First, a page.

Some technical proposals that were considered for the ethereum protocol but never made it in: a history
There have been a lot of protocol changes that have been suggested for Ethereum. Some were implemented quickly, others were implemented after many refinements, and still others were forgotten because of disinterest or because they proved to create more problems than they solve. Some of these ideas may be best left for dead, but others, after improvements, perhaps could make it in after all (though after high-priority stuff like merge, statelessness and EIP 1559). Here's a few examples of ideas that were once considered and are now ignored.
In the earlier stages of Ethereum's development (pre-launch), there was an opcode that was proposed called POST. A POST is equivalent to a CALL, except instead of the call happening immediately, the call happens at the end of thee transaction. It was abandoned because of pressure to launch on time and because there was not enough obvious value for it. Later on in 2016-18, there were serious discussions about revamping the VM in the context of sharding, and one of the ideas on the table was to make all calls asynchronous. This too was abandoned, as the sharding design moved to a maximally-simple MVP: just make many copies of the existing EVM and give them a simple (by necessity asynchronous) channel to talk to each other, but allow synchronous execution within shards. Demand for "defi composability" further closed the door on this, and Ethereum moving to an all-asynchronous model now seems very unlikely.
Transparent sharding with automated load balancing
Transparent sharding is a form of sharding where contracts would not even be able to tell which shard they are on, and contracts could be moved between shards by the protocol. The protocol would automatically move contracts between shards to ensure that the load on each shard remains about the same. This was also abandoned in response to remands for sharding to be simplified so that it could ship faster; additionally, it was never clear why this kind of sharding is better than "economic load balancing", where contracts themselves could hop between shards if they choose to, and users would naturally migrate to shards with lower gas costs and thereby help balance out the load.
In early 2015, an opcode called ALARM was also proposed. This opcode would also do a call, except the call would execute in some future block. This has many use cases; for example, withdrawals from rollups could finalize automatically, users who put their funds into bids at auctions could get their funds back when the time expires, etc. There are also applications for censorship resistance: a user could publish a transaction with an ALARM call, where the effect of the transaction depended on some other behavior that the user knew would happen between transaction sending time and alarm execution time, and block producers would not be able to censor it, MEV bots would not be able to manipulate it, etc.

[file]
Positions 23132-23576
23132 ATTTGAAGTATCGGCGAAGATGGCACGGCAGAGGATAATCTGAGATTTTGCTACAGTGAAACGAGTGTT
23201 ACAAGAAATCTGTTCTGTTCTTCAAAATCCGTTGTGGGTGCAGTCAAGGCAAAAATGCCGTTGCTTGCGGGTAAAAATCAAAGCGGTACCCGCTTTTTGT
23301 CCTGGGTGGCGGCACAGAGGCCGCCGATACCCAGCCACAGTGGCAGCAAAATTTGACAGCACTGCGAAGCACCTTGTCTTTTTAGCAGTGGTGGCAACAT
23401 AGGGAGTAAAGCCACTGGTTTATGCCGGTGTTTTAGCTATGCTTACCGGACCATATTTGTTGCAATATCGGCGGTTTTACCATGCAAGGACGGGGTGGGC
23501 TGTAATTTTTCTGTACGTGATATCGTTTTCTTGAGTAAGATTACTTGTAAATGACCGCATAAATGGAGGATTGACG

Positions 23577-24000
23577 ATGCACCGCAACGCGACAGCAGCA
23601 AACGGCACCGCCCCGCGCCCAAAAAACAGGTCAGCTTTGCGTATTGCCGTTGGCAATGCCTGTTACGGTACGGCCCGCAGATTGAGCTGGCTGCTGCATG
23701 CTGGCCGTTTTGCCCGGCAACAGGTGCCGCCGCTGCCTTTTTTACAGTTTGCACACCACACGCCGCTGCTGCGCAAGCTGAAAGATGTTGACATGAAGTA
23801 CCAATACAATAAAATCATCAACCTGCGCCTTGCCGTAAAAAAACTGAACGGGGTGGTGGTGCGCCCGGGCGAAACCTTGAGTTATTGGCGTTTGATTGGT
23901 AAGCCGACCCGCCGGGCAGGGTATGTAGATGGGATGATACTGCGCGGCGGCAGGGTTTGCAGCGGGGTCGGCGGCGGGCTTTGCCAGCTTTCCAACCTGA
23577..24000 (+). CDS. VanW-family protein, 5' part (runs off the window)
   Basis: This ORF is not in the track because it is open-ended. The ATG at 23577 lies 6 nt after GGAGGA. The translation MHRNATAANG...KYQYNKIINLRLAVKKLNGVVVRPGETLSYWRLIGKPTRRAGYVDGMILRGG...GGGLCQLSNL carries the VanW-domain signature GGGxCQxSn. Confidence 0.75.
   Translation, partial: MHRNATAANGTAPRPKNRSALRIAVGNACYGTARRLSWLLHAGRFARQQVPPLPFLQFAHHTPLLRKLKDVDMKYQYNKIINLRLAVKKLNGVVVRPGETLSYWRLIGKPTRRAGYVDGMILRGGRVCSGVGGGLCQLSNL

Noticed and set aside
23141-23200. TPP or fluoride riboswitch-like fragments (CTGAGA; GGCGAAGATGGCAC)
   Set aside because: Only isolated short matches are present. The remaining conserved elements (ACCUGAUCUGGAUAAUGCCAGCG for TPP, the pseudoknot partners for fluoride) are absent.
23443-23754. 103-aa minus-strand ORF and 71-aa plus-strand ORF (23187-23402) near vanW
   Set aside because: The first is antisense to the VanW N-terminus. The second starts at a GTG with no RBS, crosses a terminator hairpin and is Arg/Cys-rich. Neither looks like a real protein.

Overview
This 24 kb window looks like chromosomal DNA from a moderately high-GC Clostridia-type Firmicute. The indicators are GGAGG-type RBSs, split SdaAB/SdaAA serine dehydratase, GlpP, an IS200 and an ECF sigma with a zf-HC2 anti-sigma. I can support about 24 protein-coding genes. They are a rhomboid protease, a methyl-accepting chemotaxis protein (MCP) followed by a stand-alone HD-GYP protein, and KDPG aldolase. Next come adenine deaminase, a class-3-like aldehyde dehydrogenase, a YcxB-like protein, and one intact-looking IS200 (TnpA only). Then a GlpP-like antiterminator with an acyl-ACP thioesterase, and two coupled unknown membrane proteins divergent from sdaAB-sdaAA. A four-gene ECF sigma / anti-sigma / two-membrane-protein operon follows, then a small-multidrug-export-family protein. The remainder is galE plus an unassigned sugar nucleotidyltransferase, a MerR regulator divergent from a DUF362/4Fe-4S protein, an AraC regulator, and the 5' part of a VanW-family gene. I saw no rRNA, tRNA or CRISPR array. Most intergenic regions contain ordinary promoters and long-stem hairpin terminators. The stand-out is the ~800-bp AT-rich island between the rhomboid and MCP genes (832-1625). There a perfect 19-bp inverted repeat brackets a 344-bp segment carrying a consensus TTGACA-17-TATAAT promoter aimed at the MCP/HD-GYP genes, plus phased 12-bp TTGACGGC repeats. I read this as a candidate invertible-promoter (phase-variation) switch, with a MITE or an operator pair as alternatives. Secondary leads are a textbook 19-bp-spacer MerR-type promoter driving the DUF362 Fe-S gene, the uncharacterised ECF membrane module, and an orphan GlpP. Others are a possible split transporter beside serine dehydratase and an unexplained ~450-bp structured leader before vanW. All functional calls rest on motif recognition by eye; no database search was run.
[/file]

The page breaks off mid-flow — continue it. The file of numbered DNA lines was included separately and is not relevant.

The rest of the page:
This proposal was shelved out of pressure to launch faster, and we later learned that there actually is a lot of unforeseen technical complexity in making this work well. Particularly, imagine that all blocks
[N ... N + 99999] make an ALARM call that triggers in block
N + 100000. This would cause a huge spike in gas usage in that block. Solving this problem seems to require some notion of being able to pre-purchase gas of a future block, where the supply that can be pre-purchased is limited, but in principle it can be done.
SSTORE arbitrary-sized objects into one slot
This proposal was made with the goal of increasing efficiency and code simplicity, allowing users to save longer objects (strings, code…) into single storage slots, without the contract having to do a loop to split it up in many storage slots and without the Ethereum blockchain having to do all the extra hashing work of including many storage slots instead of one. The proposal was abandoned because it turns out that the complexity of figuring out gas costs for such a scheme is high, there may be database issues, and generally it adds very significant protocol complexity. Recent ideas are trying to go in the opposite direction, turning the one type of long contiguous storage that we do have (code) into a tree!
EIP 648 tried to add support for parallelizable execution, where transactions could specify which portions of the state they touch, and if two transactions touched disjoint parts of the state they could be processed in parallel. If we assume that Ethereum clients are multithreaded (most modern computers are), then this could significantly increase scalability. The proposal was shelved in part because it turns out that VM execution is not even the biggest bottleneck in limiting the safe amount of gas in a block (disk accesses and state size are), and even if we implemented it, Ethereum nodes would still become heavier and more difficult to run. However, the proposal is theoretically completely viable, and optimistic rollup projects are considering implementing it for the more high-performance-oriented EVM environments within their rollups!